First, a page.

Most of us don’t think about our brains until there’s a problem. The brain, which is really like a computer, processes information that it receives from our body and our senses and sends messages back to the body. But the brain goes above and beyond being just a computer: it gives us the ability to think and to have emotions. It also regulates our vision, breathing, body temperature, hunger, and every other process that maintains the body. When you think about it, it’s pretty amazing what this 3-pound, walnut-shaped organ, made up of about 86 billion nerve cells, does every second of the day.
Unfortunately, the older we get, the higher the risk of developing cognitive impairment (meaning, trouble remembering, learning, and concentrating), as well as Alzheimer’s and dementia. And people with both type 1 and type 2 diabetes have a higher risk of developing Alzheimer’s or dementia, according to the Alzheimer’s Association. Luckily, more and more research points to the benefits of a healthy eating plan (specifically, the MIND diet) to help lessen the devastating effects of cognitive decline and even possibly protect against Alzheimer’s disease and dementia.
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What is the MIND diet?
The MIND diet, which stands for Mediterranean-DASH Intervention for Neurodegenerative Delay, promotes foods that improve brain health and lower the risk of mental decline. Research shows that the MIND diet lowered Alzheimer’s risk by about 35% for people who followed it moderately well, and by up to 53% for those who strictly followed it. There’s even research showing that the MIND diet may protect against Parkinson’s disease.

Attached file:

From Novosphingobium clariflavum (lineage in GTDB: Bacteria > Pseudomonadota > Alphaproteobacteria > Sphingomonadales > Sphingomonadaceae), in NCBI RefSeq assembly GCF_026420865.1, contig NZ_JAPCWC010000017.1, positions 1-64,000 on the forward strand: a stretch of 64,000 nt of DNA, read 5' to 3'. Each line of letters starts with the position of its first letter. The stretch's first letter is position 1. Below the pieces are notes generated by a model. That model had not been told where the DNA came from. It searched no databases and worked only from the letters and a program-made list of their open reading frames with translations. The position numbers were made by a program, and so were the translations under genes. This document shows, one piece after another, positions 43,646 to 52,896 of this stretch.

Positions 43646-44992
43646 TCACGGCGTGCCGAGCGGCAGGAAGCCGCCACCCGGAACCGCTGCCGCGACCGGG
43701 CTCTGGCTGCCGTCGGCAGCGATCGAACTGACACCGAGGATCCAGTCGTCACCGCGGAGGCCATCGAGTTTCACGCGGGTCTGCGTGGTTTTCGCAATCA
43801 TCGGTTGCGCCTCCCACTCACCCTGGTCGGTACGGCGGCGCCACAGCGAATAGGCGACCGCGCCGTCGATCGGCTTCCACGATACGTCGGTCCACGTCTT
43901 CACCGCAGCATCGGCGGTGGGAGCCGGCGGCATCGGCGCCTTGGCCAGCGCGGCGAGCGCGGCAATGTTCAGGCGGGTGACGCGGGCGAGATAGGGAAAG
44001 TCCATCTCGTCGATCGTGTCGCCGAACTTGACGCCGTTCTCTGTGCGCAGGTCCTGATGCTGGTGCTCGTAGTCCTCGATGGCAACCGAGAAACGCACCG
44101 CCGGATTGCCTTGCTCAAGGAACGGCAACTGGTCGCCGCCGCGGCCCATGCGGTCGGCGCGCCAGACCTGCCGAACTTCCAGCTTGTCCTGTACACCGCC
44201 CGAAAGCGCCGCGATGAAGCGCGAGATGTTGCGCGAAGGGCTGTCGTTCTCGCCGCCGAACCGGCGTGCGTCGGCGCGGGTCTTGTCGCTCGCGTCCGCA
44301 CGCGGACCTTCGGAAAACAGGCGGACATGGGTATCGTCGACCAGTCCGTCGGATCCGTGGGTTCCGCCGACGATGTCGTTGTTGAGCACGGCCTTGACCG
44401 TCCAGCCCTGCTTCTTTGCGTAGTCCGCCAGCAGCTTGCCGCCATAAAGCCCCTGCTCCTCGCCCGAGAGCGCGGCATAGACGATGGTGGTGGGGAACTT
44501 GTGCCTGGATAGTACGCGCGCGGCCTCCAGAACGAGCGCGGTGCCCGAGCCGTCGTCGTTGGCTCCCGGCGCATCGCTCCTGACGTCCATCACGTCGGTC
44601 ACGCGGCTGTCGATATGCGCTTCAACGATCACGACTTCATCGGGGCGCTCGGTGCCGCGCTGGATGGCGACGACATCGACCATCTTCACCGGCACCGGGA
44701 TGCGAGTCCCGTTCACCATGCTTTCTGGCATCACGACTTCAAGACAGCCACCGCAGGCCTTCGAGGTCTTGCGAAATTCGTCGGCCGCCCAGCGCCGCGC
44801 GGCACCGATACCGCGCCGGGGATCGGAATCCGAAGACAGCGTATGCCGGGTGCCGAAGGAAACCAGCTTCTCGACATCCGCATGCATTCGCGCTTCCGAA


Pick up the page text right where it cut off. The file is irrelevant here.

Not surprisingly, a number of healthy foods make up a MIND diet eating plan, including fruits, vegetables, whole grains, nuts, legumes, olive oil, and fatty fish. Along with eating good foods, it’s important to cut back on saturated fats, fried foods, fast foods, and added sugars.
The MIND diet: focus on these foods
Interested in keeping your brain fully functioning for as long as possible? Make the following foods a part of your eating plan on a regular basis. And by the way, not only will you help your brain, but you’ll also keep your heart and blood vessels in top shape, too!
Pretty much all fruits are healthy, but berries go above and beyond, thanks to their flavonoids (types of antioxidants). Flavonoids give berries their beautiful colors, but they also help to improve memory by easing communication between brain cells, increasing “plasticity,” which helps brain cells form new connections, and by reducing inflammation. An added bonus: Berries are a lower-carb fruit (generally, one cup contains 15 grams of carb), so you can easily fit them into your menu. Go for blueberries, raspberries, blackberries, strawberries — any kind of berry will do!
Leafy green vegetables
Kale and spinach may not be your favorite vegetables, but you might rethink learning to love them. That’s because leafy greens, which also include chard, collard greens, and even broccoli, contain beta carotene, folate, vitamin K, and lutein — nutrients that might slow cognitive decline. Try adding these veggies to soups or stews or throw them in a smoothie.